Historic FinFET/2.5D Firsts
Recently, I had an opportunity to watch the Academy Award nominated movie “Hidden Figures.” If you’re a geek at heart, you need to see this movie. It chronicles the strong contributions of three black women to the NASA space program during the 1960s. The civil rights backstory of the movie is powerful, but there is another aspect of the movie that stayed with me as well. All of the “firsts” for the United States that the movie documented. The first man in space. The first man to orbit the Earth. The first black female engineer. The list goes on.
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It got me thinking about “firsts” in our industry. eSilicon recently participated in one. Our first production 2.5D/finFET tapeout. This design was full of all kinds of interesting IP and sophisticated package technology. 2.5D and finFET technology have both been gaining momentum recently, and this chip is clearly not the first product to use both. From an ASIC perspective, it does represent an important milestone for us, however.
What you will learn from the movie is that getting to space and back required a lot of practice. Many simulations and experiments before NASA got it right. The same is true for our 2.5D design capability. We started doing test chips for this technology in 2011. There were a lot of tests, and a lot to learn. Tests to check package reliability. Others to test the robustness of assembly. Yet more to test thermal stability, and finally tests to verify the throughput of the completed device. All of these test vehicles formed the foundation for our opening night event of a full production tapeout of a complex 2.5D system.
Application-specific standard products (ASSPs) have been using 2.5D and finFET technology for a while now and there have been some dramatic firsts along the way. You can find out how AMD beat Nvidia to the market with its first 2.5D graphics card that utilized HBM memory stacks. And then there is the Xilinx Virtex-7, the first commercial device to use this technology. All this can make someone a lot of money. Perhaps a $170B market by 2022.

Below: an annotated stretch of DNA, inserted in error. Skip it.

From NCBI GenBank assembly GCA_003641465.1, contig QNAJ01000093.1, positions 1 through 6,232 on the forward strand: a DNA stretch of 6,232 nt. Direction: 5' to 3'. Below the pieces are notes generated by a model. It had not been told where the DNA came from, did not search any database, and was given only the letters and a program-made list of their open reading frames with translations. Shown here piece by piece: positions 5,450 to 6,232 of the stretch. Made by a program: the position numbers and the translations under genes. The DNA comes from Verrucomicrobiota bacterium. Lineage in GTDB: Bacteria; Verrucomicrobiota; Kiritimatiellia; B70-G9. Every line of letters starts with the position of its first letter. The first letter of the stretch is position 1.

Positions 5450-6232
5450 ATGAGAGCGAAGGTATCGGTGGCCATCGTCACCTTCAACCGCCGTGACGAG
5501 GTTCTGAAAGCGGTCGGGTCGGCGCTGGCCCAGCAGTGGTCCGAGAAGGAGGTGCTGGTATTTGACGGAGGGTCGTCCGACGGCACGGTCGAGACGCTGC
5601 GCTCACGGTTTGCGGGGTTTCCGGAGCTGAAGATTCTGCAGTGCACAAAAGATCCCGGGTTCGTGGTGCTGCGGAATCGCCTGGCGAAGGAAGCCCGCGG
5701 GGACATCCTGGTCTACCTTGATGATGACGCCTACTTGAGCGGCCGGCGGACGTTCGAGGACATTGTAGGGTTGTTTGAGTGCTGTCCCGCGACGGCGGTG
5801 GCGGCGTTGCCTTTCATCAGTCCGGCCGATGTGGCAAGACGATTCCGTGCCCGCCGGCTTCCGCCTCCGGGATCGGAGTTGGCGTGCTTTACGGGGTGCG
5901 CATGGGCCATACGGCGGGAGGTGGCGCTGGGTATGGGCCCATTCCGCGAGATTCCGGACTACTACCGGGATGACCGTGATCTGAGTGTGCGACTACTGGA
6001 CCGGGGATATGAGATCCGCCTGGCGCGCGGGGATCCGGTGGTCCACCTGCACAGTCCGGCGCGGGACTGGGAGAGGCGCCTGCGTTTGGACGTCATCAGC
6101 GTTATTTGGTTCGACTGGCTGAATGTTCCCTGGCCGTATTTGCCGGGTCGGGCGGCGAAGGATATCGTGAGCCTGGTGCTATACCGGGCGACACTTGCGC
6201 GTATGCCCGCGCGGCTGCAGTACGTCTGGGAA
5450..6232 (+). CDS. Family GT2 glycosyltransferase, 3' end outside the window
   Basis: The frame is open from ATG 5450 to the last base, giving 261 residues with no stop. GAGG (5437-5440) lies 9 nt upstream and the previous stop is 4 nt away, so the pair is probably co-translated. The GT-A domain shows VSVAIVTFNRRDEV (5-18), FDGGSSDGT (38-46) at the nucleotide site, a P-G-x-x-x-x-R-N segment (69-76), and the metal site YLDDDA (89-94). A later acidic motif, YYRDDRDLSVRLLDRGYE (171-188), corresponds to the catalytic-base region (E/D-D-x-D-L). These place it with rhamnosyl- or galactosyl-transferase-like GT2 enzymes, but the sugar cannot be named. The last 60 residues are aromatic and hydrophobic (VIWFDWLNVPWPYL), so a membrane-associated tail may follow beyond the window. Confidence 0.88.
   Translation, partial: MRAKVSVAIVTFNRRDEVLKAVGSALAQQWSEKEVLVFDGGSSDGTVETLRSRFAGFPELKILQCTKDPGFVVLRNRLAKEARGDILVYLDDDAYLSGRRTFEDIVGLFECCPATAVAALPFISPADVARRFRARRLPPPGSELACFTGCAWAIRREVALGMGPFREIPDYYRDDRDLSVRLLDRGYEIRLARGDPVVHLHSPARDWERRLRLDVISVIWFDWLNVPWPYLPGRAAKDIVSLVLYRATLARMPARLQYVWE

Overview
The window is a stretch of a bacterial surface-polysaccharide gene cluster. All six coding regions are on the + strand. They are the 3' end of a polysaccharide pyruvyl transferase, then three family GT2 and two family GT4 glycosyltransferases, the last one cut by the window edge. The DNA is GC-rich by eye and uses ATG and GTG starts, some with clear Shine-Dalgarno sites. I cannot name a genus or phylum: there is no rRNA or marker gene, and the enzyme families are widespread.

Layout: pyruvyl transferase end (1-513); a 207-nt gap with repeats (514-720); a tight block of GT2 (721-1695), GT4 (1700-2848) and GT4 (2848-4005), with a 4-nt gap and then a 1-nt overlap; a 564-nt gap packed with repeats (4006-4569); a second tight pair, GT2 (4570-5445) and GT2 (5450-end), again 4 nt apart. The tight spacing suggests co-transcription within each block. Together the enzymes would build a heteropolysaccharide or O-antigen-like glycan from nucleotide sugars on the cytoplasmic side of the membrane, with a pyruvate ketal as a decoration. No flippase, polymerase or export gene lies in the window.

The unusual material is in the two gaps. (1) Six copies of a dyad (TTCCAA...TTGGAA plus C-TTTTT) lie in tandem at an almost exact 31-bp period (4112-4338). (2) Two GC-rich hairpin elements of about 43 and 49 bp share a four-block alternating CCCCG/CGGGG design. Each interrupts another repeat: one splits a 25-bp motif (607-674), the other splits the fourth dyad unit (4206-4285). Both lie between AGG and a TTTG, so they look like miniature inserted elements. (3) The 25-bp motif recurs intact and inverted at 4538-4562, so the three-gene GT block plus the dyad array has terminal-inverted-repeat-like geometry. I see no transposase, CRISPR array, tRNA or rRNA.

FinFET technology has blazed some trails as well. Like the first 10nm finFET cell phone chip. Notwithstanding all these exciting firsts, there are “lasts” looming as well. Will Moore’s Law finally be repealed? Is there a point in time when transistor shrinking simply stops working? The folks at MIT think it’s coming soon, by 2021. So what happens next? The future actually looks quite bright. Lots more “firsts” to conquer. If things like quantum computing are interesting to you, take a look into the future here.
Meanwhile, back at eSilicon here on planet Earth, we will be taping out many more finFET/2.5D ASICs over the coming months. Each will do something that has never been done before. We’re excited and honored to be blazing these trails with our customers.